A somewhat different view was expressed recently by Stanford University psychiatrist Philip H. Heershema in the Journal of the American Medical Association: “Homosexuality is abnormal from the personal, biological, and social standpoints. To speak of a healthy, happy homosexual is a euphemism.… To present homosexuality as a desirable ‘way of life’ and inferentially to deny the pathological aspect is to blind oneself to reality.”

Council spokesmen seem to view homosexuality as an inevitable result of some persons’ hereditary make-up. McIlvenna’s replacement in local young-adult work, the Rev. Edward Hunt, 25, said “psychology today is questioning whether or not a person is responsible for what he is. Some people just realize all of a sudden that they are homosexuals.”

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But Time says the experts have “generally discarded” such theories in favor of the view that homosexuality is a disease caused psychically by “a disabling fear of the opposite sex.” In the His article, psychiatrist Young writes that Freud was correct in saying that “every person has the potential to become homosexual.” But he denies the fatalistic view that homosexuals are incurable and offers clinical proof.

Young contends that “a person with a homosexual problem can become a Christian. Christ does not insist that we have all our problems solved or our personalities tidied up before we ask for forgiveness and renewal of life. I am equally sure that a person repeatedly committing homosexual acts cannot be a maturing, witnessing Christian.…”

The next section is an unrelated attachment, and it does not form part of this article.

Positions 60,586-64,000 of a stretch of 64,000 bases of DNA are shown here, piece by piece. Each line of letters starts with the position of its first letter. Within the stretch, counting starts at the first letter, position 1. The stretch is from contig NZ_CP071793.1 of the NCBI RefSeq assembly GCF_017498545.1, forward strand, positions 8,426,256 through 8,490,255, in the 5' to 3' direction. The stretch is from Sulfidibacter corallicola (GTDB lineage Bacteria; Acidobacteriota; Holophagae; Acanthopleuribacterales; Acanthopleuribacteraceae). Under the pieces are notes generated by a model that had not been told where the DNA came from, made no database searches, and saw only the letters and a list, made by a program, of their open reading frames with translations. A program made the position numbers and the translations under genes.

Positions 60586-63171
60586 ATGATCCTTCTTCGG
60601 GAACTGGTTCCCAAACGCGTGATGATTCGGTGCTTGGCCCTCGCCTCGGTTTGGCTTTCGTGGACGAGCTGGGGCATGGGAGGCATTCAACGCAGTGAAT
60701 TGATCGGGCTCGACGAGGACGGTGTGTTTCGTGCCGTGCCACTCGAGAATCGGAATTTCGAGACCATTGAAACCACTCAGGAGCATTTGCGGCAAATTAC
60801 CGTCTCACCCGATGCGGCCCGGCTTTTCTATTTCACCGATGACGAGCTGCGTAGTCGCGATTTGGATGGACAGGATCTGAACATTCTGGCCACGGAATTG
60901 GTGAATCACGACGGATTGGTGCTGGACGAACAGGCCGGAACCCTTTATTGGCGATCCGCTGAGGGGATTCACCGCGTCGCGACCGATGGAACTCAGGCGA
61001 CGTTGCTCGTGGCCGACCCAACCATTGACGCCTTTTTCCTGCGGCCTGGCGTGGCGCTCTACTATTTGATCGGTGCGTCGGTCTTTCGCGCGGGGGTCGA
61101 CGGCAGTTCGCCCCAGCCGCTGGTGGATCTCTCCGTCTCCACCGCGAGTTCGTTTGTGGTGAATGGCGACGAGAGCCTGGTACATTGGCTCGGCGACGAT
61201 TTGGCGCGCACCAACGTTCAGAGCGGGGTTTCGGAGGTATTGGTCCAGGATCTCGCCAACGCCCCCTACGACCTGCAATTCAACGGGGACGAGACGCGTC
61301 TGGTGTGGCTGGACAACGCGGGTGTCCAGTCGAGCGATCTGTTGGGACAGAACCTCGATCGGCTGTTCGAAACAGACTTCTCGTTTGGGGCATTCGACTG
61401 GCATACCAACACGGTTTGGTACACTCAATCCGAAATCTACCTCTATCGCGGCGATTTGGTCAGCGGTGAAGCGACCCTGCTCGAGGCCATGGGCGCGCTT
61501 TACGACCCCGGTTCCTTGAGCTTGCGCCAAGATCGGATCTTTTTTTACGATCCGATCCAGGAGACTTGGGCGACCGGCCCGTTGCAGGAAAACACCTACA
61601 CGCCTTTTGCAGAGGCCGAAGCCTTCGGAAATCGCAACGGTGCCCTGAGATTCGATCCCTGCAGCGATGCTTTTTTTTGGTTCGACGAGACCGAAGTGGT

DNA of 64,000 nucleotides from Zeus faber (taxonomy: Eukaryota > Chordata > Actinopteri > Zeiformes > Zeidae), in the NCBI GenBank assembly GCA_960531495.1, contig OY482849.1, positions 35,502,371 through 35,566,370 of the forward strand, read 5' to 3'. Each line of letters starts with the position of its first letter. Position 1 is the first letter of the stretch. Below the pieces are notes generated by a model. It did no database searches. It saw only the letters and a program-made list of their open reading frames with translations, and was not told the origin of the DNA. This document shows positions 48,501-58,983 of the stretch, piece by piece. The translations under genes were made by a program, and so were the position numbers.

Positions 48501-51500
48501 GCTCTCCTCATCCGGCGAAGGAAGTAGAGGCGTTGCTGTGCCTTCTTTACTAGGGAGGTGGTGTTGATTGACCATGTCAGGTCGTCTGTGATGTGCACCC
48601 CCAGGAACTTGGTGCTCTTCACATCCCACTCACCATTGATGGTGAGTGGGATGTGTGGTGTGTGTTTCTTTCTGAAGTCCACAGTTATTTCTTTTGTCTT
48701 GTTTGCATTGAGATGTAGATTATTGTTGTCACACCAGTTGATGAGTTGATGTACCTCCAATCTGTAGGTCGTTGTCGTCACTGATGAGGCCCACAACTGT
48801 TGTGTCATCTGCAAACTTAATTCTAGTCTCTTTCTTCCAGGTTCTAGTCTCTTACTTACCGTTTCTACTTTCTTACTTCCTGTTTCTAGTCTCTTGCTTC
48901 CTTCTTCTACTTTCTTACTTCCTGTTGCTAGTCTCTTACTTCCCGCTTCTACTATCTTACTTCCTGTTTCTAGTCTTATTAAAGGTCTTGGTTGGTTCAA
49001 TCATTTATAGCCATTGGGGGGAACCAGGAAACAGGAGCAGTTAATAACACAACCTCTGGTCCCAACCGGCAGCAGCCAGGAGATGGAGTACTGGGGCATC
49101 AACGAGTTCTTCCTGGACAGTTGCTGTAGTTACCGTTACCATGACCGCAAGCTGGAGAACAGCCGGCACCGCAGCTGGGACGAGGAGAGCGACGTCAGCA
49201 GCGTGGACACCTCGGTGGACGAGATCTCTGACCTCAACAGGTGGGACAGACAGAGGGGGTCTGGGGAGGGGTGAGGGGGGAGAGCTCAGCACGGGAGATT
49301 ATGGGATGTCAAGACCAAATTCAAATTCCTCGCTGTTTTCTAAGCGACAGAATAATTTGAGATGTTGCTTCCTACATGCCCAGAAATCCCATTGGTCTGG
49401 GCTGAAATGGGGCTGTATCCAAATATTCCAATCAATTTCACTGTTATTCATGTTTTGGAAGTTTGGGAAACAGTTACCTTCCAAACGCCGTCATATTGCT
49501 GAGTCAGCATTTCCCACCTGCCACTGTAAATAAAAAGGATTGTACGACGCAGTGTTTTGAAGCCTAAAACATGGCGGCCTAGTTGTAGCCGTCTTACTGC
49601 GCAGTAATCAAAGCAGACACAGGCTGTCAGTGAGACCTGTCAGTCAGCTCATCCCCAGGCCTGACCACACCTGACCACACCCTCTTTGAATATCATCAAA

The Evangelical Lutheran Church synods that span the Berlin wall elected 63-year-old Dr. Kurt Scharf bishop to replace Otto Dibelius, despite Communist objections. Scharf left his East Berlin office for a trip to the Western Zone in September, 1961, and has been barred from returning. Dr. Guenther Jacobs later quit as Eastern Zone administrator because of lack of support in extending his authority.

The Church of England Assembly endorsed a fixed day for Easter, the Sunday following the second Saturday in April.

Waterloo (Ontario) Lutheran University plans to open a graduate school of social work this year, the first organized in Canada since 1952.

Delaware Governor Charles L. Terry, Jr., vetoed a bill to provide free school bus service for parochial school students.

Union Theological Seminary and Fordham University (Jesuit) agreed to exchange professors, accept each other’s academic credits, and share library resources.

Maryland’s Court of Appeals ruled that tax exemptions for church-owned property are legal, in a suit originated by atheist Madalyn Murray.

Governor Paul B. Johnson wants Mississippi to end fifty-eight years of prohibition because of widespread neglect and abuse of the law.

The South Vietnamese government provided World Vision, Inc., a twenty-two-acre tract in suburban Saigon for a 500-unit orphanage and a “halfway house” for disabled war veterans. Construction begins immediately.

Soldiers with the 1st Air Cavalry Division in Viet Nam gave a $700 offering to missionary Chester E. Travis of Qui Nhon to help establish church buildings for refugees.

Roman Catholic, Orthodox, Anglican, and Protestant leaders joined in Montreal to pray for success of their 1967 World’s Fair pavilion there.

LeRoy Chatfield, 31, revealed he quit the Christian Brothers order last fall and became a farm-union organizer after failing to get the large Christian Brothers Winery to grant union demands during the California “grape strike.”

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Detroit mental patient Richard Wishnetsky, 23, shot a rabbi who had been counseling him and then shot himself during an interfaith service. Wishnetsky died days later, and Rabbi Morris Adler remained in grave condition.

The Rev. Frederick Essex of Hollywood. American Baptist film executive who quit a National Council of Churches awards panel in protest after it bypassed The Greatest Story Ever Told (see Feb. 18 issue, page 49), was employed as a publicist for the film. Religious News Service reports Essex was paid for several weeks by the film’s distributor, United Artists, for lining up church support. Essex did not quit the awards group until after the decisions were made.